Repse has his eye on the majority of seats in the 100-strong Saeima (Latvia's Parliament) in the 2002 elections, a move that could net the banker the prime minister's spot and Cabinet positions for his new political colleagues.
"We're aiming for a clear majority so we can form a government. If we don't have this position, it'll be difficult to push through the changes we want," Repse said. "All parties have work to do in order to change their views on politics in Latvia. We all need to work more for the people."
But Repse's aspirations of political change have fallen on a few skeptical ears.
Peteris Tabuns, vice chairman of the For Fatherland and Freedom party, said he was doubtful the New Times party would be able to survive, having seen other new parties collapse early on in the past.
"If it's true Repse wants to do this for the good of the country then we wish him the best of luck. But history shows that several parties have been established in connection with elections and then disappeared without doing anything for the country," Tabuns said, holding Ainars Sleser's New Party, which flopped earlier this year after being created shortly before the 1998 parliamentary elections.
In an October poll, however, Repse's yet-unformed party netted 14 percent of would-be voters.
Despite exclamations of a clean slate, Repse has already run into more than a few speed bumps on the political highway, with both fundraising and ethics concerns already jarring him.
Repse's demands that he needed 500,000 lats ($800,000) for himself and 900,000 lats for the party even before leaving the Bank of Latvia for a political career caused a stir among current politicians.
"To ask the people for donations to start working in politics, not only for the party but also for himself, I see it as immoral. Taking into account the way he's entering politics, I view this with great skepticism," Tabuns said.
Repse has not made any concrete political promises or presented a clear party platform, but instead repeats his mantra that change in Latvian politics is necessary because corruption has gone too far and it's high time for honesty.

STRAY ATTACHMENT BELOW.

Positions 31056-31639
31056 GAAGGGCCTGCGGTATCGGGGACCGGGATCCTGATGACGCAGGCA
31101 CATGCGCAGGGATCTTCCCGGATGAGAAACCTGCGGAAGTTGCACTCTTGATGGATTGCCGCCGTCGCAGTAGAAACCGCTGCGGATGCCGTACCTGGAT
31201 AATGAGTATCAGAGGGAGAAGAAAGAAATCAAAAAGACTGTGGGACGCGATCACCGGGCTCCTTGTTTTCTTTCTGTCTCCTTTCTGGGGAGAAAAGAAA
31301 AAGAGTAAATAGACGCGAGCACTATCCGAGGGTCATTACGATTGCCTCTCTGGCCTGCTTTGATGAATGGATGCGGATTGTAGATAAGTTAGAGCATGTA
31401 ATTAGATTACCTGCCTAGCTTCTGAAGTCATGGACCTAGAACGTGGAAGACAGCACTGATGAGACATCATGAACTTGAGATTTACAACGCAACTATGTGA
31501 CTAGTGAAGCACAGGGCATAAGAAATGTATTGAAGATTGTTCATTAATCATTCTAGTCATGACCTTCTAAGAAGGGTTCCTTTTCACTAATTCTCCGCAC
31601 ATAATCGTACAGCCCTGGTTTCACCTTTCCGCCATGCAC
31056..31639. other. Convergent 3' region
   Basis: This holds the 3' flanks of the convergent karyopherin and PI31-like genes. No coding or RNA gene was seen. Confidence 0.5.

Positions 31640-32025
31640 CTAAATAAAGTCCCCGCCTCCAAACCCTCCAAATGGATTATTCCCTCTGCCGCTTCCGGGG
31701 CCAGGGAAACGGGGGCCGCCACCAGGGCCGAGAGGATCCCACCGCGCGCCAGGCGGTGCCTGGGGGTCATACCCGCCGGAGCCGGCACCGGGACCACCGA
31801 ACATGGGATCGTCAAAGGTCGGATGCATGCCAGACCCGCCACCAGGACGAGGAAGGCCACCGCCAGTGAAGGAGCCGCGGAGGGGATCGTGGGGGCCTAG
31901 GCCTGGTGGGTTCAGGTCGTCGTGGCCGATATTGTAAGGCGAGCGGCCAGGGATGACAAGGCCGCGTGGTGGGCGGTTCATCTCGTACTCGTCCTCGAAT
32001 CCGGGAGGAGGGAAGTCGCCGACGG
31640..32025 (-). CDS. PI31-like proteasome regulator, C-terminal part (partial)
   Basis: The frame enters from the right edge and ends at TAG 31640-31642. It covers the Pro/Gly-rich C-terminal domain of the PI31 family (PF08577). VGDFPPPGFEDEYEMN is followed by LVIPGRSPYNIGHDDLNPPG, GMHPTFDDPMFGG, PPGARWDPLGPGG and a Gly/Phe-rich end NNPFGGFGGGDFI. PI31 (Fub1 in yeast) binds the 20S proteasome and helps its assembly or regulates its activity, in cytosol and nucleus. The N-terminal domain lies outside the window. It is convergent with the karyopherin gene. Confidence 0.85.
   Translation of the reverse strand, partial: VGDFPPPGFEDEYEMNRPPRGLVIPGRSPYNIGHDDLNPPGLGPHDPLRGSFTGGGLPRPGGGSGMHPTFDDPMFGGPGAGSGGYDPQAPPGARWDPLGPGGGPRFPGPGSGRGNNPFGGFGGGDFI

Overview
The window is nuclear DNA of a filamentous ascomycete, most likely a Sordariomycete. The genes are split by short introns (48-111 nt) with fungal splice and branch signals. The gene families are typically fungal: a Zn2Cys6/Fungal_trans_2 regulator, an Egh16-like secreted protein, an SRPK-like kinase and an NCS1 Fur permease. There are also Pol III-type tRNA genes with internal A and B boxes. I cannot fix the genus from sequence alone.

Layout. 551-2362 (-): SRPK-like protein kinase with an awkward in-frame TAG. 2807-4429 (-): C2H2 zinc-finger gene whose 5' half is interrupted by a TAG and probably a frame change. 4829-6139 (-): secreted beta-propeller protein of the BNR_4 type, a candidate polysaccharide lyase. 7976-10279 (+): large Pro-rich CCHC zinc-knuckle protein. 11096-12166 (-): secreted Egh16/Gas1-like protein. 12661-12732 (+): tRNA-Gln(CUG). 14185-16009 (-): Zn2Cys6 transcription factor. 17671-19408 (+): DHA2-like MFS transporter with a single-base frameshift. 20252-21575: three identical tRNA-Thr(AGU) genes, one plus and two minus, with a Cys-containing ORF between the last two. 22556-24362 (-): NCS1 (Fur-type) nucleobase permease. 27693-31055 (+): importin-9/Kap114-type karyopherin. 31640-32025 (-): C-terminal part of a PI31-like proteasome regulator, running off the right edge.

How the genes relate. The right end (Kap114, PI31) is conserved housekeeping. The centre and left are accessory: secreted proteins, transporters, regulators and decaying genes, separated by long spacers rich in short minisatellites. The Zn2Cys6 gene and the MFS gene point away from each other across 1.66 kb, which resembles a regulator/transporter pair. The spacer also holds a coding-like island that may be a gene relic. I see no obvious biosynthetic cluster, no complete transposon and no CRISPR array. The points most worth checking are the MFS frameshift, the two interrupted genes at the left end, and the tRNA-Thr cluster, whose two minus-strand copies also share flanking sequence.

There is a risk, however, that Repse could get sucked into the very atmosphere of corruption he is so critical of, Tabuns said.
"These donations lead to a belief that he will be in the same position as all other politicians," he added. "Because the same circle of people are supporting him - bankers and businesspeople - we can assume that he, too, will be dependable on those who donate money to him."
While New Times failed to collect the required funding Repse said he needed to leave his banking position, the newly minted politician decided to make the leap anyway.
"If there are not enough funds, we'll just have to work more economically," Repse said.
Repse also added that while the 500,000 lats he was hoping for might sound steep, it would be a one-time payment for heading New Times.
But Arno Pjatkins of the People's Party, a member of the three-party ruling coalition in government, echoed Tabuns' concerns, saying that Repse's monetary requirements make him sound more self-serving than public service oriented.
"It doesn't look like Repse is interested in unifying anything. His present activity is based on self-centered economical politics," Pjatkins said.
Repse was also lambasted by politicians for getting started on the task of forming New Times while still at the controls of the Bank of Latvia.
"No other nation in Europe has such a situation - the head of the central bank conducting a political campaign," said Kristiana Libane, chairwoman of Latvia's Way, another member of the ruling coalition.
Even though Repse has formally resigned as Latvia's central banker, New Times has yet to become an official political party.
While his backers include Dr. Aigars Petersons, IT specialist Ivars Belinskis, neurosurgeon Baldis Keris, Jewish community leader Grigorijs Krupnikovs and businessman Andris Kreislers only about 60 people have publicly expressed interest in helping found the party.
Under Latvian law, 200 people are needed to found a party.
Parliament has not chosen a successor for Repse at the Bank of Latvia either, although the outgoing official did say he had suggested a name. The choice of central bank president rests solely with the Saeima.